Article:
A pair of great horned owls is checking out Park Slope to raise a family. The pair is in the central woods of Brooklyn’s Prospect Park. In this climate, these big owls start building nests right about now, in January or February, so they may be moving in for the year.
I’ve been seeing them regularly come out at dusk from the same tree, but can’t make out a nest.
I got a tip about the owls from a couple birders–with the caveat I couldn’t pass on their exact location. It’s some kind of code among urban owl watchers, who want to protect the birds from harassment. (Though, it always seems just a little bit like keeping the owl to themselves.)
I’m not sure if the woman who gave me vague clues involving Center Drive, a blue spruce and a body of water was trying to throw me off or what. But I was way off. I went out with a neighbor who also had heard rumors of the owl. Turns out even the New York Times has printed rumors of an owl in the Ravine area in a spruce tree.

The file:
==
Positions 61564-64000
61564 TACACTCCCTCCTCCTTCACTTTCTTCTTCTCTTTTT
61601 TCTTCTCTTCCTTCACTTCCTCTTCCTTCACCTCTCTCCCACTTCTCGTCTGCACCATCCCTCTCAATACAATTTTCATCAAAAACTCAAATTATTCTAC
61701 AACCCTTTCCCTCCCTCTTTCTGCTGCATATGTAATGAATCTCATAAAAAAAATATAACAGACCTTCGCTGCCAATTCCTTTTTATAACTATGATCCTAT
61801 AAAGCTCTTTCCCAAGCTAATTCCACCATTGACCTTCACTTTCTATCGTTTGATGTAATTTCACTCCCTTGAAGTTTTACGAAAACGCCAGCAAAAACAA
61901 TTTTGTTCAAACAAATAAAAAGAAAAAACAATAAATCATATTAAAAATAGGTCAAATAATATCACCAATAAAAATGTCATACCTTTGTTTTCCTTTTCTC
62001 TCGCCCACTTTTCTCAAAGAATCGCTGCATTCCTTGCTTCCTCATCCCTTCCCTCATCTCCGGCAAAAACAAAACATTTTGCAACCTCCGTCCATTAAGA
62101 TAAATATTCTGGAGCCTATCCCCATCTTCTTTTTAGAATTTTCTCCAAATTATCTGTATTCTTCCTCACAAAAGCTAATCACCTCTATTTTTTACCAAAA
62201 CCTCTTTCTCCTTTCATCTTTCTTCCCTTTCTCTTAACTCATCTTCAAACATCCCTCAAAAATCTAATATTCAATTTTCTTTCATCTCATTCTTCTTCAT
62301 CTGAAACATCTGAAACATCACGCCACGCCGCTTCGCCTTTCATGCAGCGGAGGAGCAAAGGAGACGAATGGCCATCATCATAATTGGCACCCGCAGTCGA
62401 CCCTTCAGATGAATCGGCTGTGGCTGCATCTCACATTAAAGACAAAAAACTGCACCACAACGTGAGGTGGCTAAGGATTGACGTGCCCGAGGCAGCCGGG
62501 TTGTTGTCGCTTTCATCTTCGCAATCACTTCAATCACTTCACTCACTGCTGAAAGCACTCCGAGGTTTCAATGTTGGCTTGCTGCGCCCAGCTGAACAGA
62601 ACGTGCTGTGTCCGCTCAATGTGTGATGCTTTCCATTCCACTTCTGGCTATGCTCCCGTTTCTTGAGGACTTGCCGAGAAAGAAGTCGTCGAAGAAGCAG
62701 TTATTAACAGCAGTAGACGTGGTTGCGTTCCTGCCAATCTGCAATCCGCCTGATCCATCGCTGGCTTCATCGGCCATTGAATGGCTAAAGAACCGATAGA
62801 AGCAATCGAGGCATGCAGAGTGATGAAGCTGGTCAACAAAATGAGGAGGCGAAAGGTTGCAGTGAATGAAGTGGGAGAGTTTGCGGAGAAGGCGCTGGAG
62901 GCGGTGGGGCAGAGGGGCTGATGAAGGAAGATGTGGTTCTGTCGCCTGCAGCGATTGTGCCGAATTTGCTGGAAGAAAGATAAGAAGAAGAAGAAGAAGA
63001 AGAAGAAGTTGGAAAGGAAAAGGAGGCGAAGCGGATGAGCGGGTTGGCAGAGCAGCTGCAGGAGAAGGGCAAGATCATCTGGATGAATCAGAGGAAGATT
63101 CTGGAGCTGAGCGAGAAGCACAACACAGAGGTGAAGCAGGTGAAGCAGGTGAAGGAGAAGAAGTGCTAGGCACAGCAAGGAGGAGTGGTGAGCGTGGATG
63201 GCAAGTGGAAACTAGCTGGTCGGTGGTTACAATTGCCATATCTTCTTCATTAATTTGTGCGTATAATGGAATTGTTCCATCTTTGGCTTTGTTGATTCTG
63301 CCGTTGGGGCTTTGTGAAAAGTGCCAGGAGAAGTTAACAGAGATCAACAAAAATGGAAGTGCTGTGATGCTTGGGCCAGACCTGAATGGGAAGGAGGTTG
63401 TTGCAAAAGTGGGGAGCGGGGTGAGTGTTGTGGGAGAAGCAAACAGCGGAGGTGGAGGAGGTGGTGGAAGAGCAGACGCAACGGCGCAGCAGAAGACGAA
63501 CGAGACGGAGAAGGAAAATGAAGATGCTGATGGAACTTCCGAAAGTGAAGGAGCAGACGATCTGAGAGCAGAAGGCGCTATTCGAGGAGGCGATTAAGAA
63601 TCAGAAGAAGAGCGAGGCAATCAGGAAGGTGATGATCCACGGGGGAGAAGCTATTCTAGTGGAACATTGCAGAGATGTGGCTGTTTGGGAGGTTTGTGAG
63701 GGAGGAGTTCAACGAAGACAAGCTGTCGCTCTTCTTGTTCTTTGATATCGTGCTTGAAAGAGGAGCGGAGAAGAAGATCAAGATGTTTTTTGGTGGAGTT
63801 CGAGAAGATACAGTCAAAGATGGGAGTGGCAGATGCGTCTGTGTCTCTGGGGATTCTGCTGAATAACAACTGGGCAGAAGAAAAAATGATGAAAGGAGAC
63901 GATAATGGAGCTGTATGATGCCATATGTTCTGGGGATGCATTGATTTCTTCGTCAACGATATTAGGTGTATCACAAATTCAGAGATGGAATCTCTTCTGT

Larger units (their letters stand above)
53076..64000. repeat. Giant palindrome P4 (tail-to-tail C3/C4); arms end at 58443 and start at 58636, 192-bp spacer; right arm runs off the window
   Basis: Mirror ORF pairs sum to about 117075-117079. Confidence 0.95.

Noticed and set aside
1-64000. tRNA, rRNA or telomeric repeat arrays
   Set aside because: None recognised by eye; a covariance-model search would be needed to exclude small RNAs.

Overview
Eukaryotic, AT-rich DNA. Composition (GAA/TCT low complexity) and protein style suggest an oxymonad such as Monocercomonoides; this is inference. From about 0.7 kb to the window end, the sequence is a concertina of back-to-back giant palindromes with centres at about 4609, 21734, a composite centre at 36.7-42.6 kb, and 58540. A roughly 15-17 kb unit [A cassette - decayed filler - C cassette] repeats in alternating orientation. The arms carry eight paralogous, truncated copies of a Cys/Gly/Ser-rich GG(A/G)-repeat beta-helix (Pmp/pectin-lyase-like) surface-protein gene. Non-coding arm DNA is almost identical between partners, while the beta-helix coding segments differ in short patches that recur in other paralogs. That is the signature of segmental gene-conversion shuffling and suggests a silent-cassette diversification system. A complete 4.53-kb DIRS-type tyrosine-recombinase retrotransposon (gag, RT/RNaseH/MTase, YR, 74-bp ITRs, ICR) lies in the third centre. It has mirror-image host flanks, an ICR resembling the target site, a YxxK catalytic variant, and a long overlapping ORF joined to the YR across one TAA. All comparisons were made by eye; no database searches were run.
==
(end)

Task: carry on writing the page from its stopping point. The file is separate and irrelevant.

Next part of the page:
We wandered from the Long Meadow to the lake, flirting with every evergreen. We were about to give up when we hit the jackpot: two women with binoculars. In New York City, you don’t have to be a good enough birder to spot the owl. Just good enough to spot the birders watching the owl. But once you’re in the right spot at the right time, finding the owl is pretty easy because she’s chatty and huge. I’ve gone back since and heard the big girl great horned owl (Bubo virginianus) talking back and forth with her much smaller mate (who I didn’t see).
I don’t want to piss off the birding heavyweights of Prospect Park, so I’ll keep the owl code and not point out its exact location. But if you put in a little effort, let me just say that the rumors are true and you can find them.
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